David Cohn: There's no such thing as a silver bullet. I'm a big advocate of community funded reporting, I don't assume that will be able to fund all the journalism we'll ever need. ... I'm building a platform, not a news organization.
So you can't rely solely on donations, you can't rely solely on advertising. ....we have to be transparent and open and honest with ourselves about what methods we're using; it's uncharted territory....even if I tell a great story about the mission district in San Francisco, that's not going to get enough traffic because the district is too small. In that case, you have to solicit, you have to go them for funding. ... we have to be clever about how to use all sources."

Deanna Zandt: From a technical perspective, we have to talk about page views. We're in an economic crisis, one of the things I do with my clients and the organizational strategy I do is talk about how we're not building web sites anymore. We're not building homes for people to come and visit, we're building services, and those services need to interlock in interesting ways....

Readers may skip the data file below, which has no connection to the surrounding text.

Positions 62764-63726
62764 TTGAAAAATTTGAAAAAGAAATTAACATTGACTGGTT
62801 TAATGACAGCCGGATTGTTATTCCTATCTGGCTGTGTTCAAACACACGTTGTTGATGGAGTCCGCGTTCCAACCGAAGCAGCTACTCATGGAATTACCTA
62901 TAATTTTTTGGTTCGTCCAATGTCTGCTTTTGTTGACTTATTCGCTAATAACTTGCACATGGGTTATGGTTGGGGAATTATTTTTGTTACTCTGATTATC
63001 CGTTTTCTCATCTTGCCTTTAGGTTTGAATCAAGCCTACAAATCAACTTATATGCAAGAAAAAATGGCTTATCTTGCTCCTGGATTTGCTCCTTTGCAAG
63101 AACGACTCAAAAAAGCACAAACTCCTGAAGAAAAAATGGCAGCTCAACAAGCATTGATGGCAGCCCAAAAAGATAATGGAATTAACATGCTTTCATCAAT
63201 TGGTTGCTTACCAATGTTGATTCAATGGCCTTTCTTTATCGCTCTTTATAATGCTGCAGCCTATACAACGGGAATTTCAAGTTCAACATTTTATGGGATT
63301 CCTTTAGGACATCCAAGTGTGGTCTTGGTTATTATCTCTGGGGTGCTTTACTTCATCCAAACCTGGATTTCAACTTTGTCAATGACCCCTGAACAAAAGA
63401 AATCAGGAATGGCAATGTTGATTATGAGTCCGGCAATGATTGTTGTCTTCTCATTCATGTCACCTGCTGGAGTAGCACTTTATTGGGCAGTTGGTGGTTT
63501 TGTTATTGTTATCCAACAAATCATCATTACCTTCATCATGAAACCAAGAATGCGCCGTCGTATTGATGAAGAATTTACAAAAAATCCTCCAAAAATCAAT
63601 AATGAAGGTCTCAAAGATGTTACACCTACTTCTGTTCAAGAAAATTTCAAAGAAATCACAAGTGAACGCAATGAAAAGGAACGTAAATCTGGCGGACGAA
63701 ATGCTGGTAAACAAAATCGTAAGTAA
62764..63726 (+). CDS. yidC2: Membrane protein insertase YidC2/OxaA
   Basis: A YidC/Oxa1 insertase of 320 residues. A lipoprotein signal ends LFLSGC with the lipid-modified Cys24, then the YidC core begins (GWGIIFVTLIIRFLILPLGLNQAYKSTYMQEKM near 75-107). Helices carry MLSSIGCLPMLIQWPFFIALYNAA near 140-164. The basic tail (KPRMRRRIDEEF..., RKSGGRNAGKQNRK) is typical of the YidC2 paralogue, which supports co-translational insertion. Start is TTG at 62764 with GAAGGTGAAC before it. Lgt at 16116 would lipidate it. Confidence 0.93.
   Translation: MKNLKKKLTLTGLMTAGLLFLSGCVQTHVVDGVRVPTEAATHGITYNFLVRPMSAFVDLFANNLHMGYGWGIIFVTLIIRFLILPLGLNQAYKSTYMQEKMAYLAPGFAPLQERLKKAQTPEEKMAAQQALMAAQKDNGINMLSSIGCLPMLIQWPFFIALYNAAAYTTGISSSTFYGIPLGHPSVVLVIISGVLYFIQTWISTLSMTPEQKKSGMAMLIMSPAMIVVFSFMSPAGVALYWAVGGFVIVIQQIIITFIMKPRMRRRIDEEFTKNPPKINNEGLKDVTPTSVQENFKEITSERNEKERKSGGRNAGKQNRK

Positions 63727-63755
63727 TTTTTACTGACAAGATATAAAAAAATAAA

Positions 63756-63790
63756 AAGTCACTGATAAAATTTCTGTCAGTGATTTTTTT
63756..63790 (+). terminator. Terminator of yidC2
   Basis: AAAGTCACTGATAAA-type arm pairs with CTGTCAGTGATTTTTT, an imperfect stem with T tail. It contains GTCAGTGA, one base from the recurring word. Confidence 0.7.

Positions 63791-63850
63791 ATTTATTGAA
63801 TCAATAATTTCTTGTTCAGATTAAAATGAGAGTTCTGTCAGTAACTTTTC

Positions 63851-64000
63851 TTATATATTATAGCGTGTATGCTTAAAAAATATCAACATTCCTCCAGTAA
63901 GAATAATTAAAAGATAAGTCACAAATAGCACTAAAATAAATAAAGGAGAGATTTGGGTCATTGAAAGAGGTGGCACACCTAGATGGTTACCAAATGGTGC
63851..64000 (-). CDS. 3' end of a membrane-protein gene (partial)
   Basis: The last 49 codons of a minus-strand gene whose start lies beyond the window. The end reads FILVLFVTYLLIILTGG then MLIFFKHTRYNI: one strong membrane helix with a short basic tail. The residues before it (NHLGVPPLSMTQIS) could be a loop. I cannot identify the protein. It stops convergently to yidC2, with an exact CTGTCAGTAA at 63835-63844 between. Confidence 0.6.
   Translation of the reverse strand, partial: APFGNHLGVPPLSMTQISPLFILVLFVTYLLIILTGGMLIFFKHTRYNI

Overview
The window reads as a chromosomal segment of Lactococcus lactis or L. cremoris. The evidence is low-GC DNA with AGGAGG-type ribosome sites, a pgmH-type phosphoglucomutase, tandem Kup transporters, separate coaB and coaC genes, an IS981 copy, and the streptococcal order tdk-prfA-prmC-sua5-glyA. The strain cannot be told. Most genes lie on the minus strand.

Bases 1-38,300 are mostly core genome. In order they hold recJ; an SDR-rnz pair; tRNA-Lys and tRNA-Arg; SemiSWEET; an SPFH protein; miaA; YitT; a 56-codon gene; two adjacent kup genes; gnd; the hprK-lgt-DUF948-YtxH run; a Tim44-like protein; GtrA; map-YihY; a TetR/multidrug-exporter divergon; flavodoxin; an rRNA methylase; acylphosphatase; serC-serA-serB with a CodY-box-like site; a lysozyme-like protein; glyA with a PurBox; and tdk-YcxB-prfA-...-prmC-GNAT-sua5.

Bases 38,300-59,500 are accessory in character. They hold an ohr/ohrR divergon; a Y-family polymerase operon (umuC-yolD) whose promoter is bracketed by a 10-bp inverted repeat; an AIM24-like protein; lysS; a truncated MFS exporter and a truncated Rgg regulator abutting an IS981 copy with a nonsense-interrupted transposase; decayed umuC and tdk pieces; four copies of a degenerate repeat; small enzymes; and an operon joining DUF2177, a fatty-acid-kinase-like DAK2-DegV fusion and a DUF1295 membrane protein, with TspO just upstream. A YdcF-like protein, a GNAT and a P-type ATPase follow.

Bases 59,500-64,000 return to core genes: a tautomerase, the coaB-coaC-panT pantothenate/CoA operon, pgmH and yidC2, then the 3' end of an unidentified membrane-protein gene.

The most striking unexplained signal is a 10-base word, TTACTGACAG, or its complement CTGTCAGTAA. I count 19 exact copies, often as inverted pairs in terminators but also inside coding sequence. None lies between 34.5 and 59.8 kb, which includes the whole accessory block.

Steve Rathe says independent journalists aren't corporations but have many of the same needs in terms of scale and outreach that those organizations have: "So how do we adopt the sharing functions of corporations without turning into them?" How can we network and aggregate our efforts to have an impact? What about direct mail? Expensive, but it works. "There are far more people supportive of all of the missions of the people in this room than there are of any one of us." And how do we figure out a way to combine those functions so we're not all spending all of our time doing it individually?

David Cohn says independent media provides services rather than products: it's about the network of small voices rather than a single destination site.

Jeff Cohen wraps up the conversation by turning the floor over to Denis Moynihan, who was present at the Republican National Convention, where independent journalists from Democracy Now! were arrested while covering demonstrations at the convention. They were among a group of journalists and citizens charged with potential rioting, a felony.